When asked why he robbed banks, the 1940s criminal, Willie Sutton answered, "Because that's where the money is." The quote has passed into popular history, and it has proved useful in many areas, incl...
When asked why he robbed banks, the 1940s criminal, Willie Sutton answered, “Because that’s where the money is.” The quote has passed into popular history, and it has proved useful in many areas, including the learned professions.
In Where the Money Was, a book he wrote after leaving jail, Willie explained that medical schools adopted as a diagnostic tool “Sutton’s Law” — the idea of looking for the obvious, before going further afield. Considering he robbed over 100 banks and spent half his life behind bars, Willie was a surprise to those who met him. He was an intelligent, reflective man who avoided violence. He was also a non-threatening charmer — which was why he was able to escape from three prisons. And although he never realized it, Willie was a great instructor. He can still teach us things about theft.
What things? First of all, there’s “Sutton’s Law,” which reminds us that a thief will look for the obvious — he’ll strike where you’re vulnerable and where the money is. Second, Willie’s career is testimony to the fact that the most successful thieves will use your expectations against you. Willie describes in his first book how he discovered a fundamental truth. Disconsolate after a botched safe-cracking job, he watched as an armoured truck pulled up to a bank. Uniformed guards climbed out and knocked on the bank window. Moments later, the locked doors were opened and the guards strolled in. After 10 minutes, they exited the bank carrying bags of money. Willie couldn’t believe what he was seeing. He realized you didn’t have to tunnel under the floor, use nitro, or brandish weapons. If you wore the right uniform, the bank would give you the money. At that moment of enlightenment, Willie Sutton the actor was born.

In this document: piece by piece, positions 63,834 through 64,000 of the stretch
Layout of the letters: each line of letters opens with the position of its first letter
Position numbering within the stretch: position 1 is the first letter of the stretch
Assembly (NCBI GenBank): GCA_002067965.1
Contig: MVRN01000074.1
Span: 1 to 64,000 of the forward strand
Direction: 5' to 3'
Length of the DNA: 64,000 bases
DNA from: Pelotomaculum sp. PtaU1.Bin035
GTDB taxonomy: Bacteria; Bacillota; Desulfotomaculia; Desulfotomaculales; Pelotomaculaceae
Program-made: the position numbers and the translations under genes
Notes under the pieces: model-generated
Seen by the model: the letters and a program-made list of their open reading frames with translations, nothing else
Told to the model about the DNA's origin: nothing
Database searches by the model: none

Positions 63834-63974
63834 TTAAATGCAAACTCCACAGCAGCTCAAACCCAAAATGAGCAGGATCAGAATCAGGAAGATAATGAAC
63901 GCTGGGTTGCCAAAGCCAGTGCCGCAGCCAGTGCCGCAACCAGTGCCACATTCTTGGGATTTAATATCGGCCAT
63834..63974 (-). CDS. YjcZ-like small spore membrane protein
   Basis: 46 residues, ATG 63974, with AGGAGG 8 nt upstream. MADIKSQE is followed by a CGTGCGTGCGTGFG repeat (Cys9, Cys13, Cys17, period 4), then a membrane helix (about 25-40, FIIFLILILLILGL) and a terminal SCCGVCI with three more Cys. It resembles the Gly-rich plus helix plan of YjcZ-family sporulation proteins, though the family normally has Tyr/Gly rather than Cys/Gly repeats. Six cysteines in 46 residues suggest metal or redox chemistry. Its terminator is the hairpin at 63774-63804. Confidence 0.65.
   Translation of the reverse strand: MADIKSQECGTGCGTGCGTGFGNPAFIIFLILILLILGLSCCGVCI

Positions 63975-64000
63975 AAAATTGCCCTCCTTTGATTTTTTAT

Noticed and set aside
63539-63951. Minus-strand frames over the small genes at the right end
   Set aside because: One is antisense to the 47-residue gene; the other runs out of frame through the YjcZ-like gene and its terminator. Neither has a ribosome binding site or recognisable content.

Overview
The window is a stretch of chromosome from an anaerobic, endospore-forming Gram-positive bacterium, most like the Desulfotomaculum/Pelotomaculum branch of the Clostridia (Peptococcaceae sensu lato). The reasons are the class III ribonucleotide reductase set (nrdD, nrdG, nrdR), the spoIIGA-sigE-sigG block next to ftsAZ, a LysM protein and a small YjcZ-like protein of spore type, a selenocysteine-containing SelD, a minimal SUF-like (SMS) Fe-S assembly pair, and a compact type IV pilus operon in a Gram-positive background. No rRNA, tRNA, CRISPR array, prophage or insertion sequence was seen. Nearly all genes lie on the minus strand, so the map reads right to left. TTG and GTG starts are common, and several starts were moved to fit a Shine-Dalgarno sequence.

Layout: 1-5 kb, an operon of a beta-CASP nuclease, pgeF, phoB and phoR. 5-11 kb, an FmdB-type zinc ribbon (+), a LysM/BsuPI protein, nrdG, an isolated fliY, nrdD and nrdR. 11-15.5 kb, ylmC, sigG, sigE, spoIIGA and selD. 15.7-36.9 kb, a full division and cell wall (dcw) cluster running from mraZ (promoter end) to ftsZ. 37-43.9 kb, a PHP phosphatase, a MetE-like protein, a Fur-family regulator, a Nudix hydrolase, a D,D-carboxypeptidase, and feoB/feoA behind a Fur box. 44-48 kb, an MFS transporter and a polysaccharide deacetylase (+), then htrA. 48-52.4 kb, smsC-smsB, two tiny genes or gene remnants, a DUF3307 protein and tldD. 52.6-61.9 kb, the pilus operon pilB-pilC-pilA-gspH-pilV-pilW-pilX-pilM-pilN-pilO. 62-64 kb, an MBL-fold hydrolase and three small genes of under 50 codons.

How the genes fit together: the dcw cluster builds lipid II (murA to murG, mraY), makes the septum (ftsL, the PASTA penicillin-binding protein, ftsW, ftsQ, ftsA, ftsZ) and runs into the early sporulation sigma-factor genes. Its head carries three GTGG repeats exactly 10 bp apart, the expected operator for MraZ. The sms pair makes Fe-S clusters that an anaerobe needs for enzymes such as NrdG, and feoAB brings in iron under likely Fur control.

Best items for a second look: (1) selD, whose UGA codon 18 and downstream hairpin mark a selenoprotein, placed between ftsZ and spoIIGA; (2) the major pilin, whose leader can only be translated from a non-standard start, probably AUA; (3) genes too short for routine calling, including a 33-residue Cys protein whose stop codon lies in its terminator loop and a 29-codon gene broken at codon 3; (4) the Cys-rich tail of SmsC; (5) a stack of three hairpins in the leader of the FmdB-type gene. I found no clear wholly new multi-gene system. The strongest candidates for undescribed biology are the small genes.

If your practice is robbed, it’s likely to be by an actor like Willie: an intelligent, charming person who convinces you that he has an extraordinary work ethic. Often the actor will be a long-time employee who has earned your trust with years of service. This trusted employee will use your expectations against you, and, of course, will operate where the money is.
Where are you most vulnerable? A crook can take your money in three ways: (1) creating fraudulent expenses, (2) diverting cash, and (3) stealing services.
Many companies have lost money through a fraudulent expense scam. The scams work this way. Your company receives phony invoices for services or goods. If the invoices are paid, the thief is successful. Obviously, the more knowledgeable the thief is with your operations, the more likely he’ll be able to achieve his goals. The phony invoice scam is easy for a person in charge of your payables to perpetrate.
Diverting cash is a scheme that can be used by someone in charge of your accounts receivable. In this scam, the thief controls cheques coming in from your customers and deposits them into a bank account that he or she has control over. It is much easier than many people believe. For example, if your company is called Davidson Engineering Limited, it’s quite possible for someone to incorporate another company called Davidsson Engineering Limited. It’s likely a bank would allow Davidsson to deposit into its account cheques made out to the other firm.